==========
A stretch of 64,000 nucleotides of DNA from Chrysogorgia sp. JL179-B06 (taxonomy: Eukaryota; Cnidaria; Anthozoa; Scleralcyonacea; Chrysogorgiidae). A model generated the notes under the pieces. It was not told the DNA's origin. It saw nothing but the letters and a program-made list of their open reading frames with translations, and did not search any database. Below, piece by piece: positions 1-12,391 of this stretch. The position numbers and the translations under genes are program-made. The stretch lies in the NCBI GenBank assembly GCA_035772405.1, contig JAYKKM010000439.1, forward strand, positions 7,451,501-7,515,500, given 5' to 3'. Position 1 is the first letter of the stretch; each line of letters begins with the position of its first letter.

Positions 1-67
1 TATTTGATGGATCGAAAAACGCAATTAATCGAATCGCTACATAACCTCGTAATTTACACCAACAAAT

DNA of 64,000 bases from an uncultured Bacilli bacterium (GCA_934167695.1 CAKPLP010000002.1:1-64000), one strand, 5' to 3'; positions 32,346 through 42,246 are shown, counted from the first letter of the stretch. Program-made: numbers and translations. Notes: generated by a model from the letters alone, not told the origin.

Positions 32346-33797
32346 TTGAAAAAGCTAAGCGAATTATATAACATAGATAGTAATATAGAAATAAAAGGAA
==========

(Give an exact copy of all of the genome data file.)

A stretch of 64,000 nucleotides of DNA from Chrysogorgia sp. JL179-B06 (taxonomy: Eukaryota; Cnidaria; Anthozoa; Scleralcyonacea; Chrysogorgiidae). A model generated the notes under the pieces. It was not told the DNA's origin. It saw nothing but the letters and a program-made list of their open reading frames with translations, and did not search any database. Below, piece by piece: positions 1-12,391 of this stretch. The position numbers and the translations under genes are program-made. The stretch lies in the NCBI GenBank assembly GCA_035772405.1, contig JAYKKM010000439.1, forward strand, positions 7,451,501-7,515,500, given 5' to 3'. Position 1 is the first letter of the stretch; each line of letters begins with the position of its first letter.

Positions 1-67
1 TATTTGATGGATCGAAAAACGCAATTAATCGAATCGCTACATAACCTCGTAATTTACACCAACAAAT

DNA of 64,000 bases from an uncultured Bacilli bacterium (GCA_934167695.1 CAKPLP010000002.1:1-64000), one strand, 5' to 3'; positions 32,346 through 42,246 are shown, counted from the first letter of the stretch. Program-made: numbers and translations. Notes: generated by a model from the letters alone, not told the origin.

Positions 32346-33797
32346 TTGAAAAAGCTAAGCGAATTATATAACATAGATAGTAATATAGAAATAAAAGGAA